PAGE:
20105. Carriage fee outgo depends on the negotiating power of the broadcaster which is based on the genre and pull of a channel. In case of a new channel or niche channel carriage fee can make the business almost unviable. 2. Digitalization as long term solution Digital platforms like Digital cable, DTH, IPTV will overcome the technological challenges of analogue with increased carrying capacity of the pipe to customer while being addressable.
5

Figure 12: Strengths and Weakness of various TV distribution channels Strengths No further special infrastructure requirement Analogue Cable

http://www.afaqs.com/news/ story.html?sid=30603_Behind +the+smokescreen+called+car riage+fees

Weakness Limited capacity to carry channels Poor picture quality Lack of addressability No interactive services High cost of infrastructure Placement of CPE High cost of laying new cable/fiber to reach subscriber (if required) Lack of return path High Cost of start up infrastructure Placement of CPE Effect of weather on transmission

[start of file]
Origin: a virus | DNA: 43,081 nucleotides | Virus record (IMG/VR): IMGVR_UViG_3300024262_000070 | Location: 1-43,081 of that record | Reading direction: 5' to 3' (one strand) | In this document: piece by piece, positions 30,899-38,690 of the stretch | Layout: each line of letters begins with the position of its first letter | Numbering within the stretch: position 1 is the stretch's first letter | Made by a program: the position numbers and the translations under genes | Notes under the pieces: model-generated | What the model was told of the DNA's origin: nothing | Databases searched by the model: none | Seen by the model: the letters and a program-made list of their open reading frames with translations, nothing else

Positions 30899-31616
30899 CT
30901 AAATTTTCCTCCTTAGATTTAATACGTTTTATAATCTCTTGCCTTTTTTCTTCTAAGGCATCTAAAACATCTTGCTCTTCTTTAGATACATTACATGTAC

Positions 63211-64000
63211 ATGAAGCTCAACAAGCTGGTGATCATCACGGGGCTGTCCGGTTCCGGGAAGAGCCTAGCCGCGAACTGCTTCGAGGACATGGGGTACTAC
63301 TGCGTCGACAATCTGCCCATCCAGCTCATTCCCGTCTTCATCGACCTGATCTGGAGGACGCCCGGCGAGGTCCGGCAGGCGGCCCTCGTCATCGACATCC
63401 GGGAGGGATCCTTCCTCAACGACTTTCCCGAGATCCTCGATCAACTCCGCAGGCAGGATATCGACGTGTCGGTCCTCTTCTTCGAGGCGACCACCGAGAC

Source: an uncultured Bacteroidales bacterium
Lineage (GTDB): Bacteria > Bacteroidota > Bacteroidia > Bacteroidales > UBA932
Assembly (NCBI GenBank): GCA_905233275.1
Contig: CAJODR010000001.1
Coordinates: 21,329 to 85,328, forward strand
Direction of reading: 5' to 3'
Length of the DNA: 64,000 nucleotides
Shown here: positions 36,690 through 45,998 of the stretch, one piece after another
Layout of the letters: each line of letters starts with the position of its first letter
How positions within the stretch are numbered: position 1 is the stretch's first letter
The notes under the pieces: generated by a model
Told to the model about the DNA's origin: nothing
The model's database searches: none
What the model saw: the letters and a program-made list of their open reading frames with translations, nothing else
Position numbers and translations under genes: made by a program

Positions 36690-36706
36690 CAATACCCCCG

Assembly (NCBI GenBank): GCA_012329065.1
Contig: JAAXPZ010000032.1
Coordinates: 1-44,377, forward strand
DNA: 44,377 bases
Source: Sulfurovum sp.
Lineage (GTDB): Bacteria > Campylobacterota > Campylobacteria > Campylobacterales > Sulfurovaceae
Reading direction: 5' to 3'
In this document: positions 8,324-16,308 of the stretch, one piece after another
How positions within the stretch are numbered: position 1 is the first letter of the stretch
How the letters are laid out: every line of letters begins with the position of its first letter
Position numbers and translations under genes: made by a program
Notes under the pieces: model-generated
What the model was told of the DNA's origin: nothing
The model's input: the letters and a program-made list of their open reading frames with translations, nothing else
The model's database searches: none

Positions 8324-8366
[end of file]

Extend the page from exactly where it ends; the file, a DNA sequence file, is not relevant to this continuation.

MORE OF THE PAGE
Digital Cable

High capacity to carry channels Voice and Data Carrying Capability Possibility of Interactivity Good picture quality Enhanced picture quality Bypass the constraints of terrestrial transmission Last mile connectivity directly to the home of the subscriber through satellite

DTH

Source: Deloitte analysis

On an average, the last mile operator can carry 60-70 channels on his analog network due to technological constraints versus approximately 600 channels available in the country.
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Digitalization of the cable network, which was perceived as a long-term solution, has not taken off due to high cost of network upgrades & STBs, low consumer education on the benefits and the failure of Conditional Access System. Currently, most of the investment in this sector goes towards buying the subscriber base from the LCO, with little left for network upgrade. Figure 13: Flow in Analogue and Digital systems

3. Consolidation the game changer? Currently, the broadcasters are reeling from the effect of high carriage fee and low subscription realization from dominant analogue distribution system. Although digital platforms like DTH have partially been able to address the realization of subscription revenue, they have also started charging carriage fee due to transponder crunch. Recently even Doordarshan has introduced carriage fee on its DTH platform6.
3 Satellite

Content Broadcaster VPN Link

Teleport

Encrypted signal

Encrypted signal

Non-addressable analog 6 Consumer Home/ Subscriber Encrypted Digital Signal 5 Local Cable Operator

Decrypted Signal

4 Receiver satellite and head-end Multi-system Operator

Addressable Digital Encrypted Signal

Current analog system

Digital system